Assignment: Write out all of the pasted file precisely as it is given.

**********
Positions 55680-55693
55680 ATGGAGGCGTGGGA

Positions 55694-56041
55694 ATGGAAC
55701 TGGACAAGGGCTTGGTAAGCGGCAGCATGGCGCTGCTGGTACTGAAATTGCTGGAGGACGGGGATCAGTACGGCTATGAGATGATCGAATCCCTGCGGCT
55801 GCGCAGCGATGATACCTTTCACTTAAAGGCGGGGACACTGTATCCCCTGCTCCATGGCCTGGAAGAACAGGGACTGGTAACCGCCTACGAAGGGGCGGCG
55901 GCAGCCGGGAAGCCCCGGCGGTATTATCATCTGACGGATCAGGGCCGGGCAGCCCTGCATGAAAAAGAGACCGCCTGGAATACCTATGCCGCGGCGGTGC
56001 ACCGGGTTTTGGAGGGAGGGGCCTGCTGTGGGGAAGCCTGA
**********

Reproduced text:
Positions 55680-55693
55680 ATGGAGGCGTGGGA

Positions 55694-56041
55694 ATGGAAC
55701 TGGACAAGGGCTTGGTAAGCGGCAGCATGGCGCTGCTGGTACTGAAATTGCTGGAGGACGGGGATCAGTACGGCTATGAGATGATCGAATCCCTGCGGCT
55801 GCGCAGCGATGATACCTTTCACTTAAAGGCGGGGACACTGTATCCCCTGCTCCATGGCCTGGAAGAACAGGGACTGGTAACCGCCTACGAAGGGGCGGCG
55901 GCAGCCGGGAAGCCCCGGCGGTATTATCATCTGACGGATCAGGGCCGGGCAGCCCTGCATGAAAAAGAGACCGCCTGGAATACCTATGCCGCGGCGGTGC
56001 ACCGGGTTTTGGAGGGAGGGGCCTGCTGTGGGGAAGCCTGA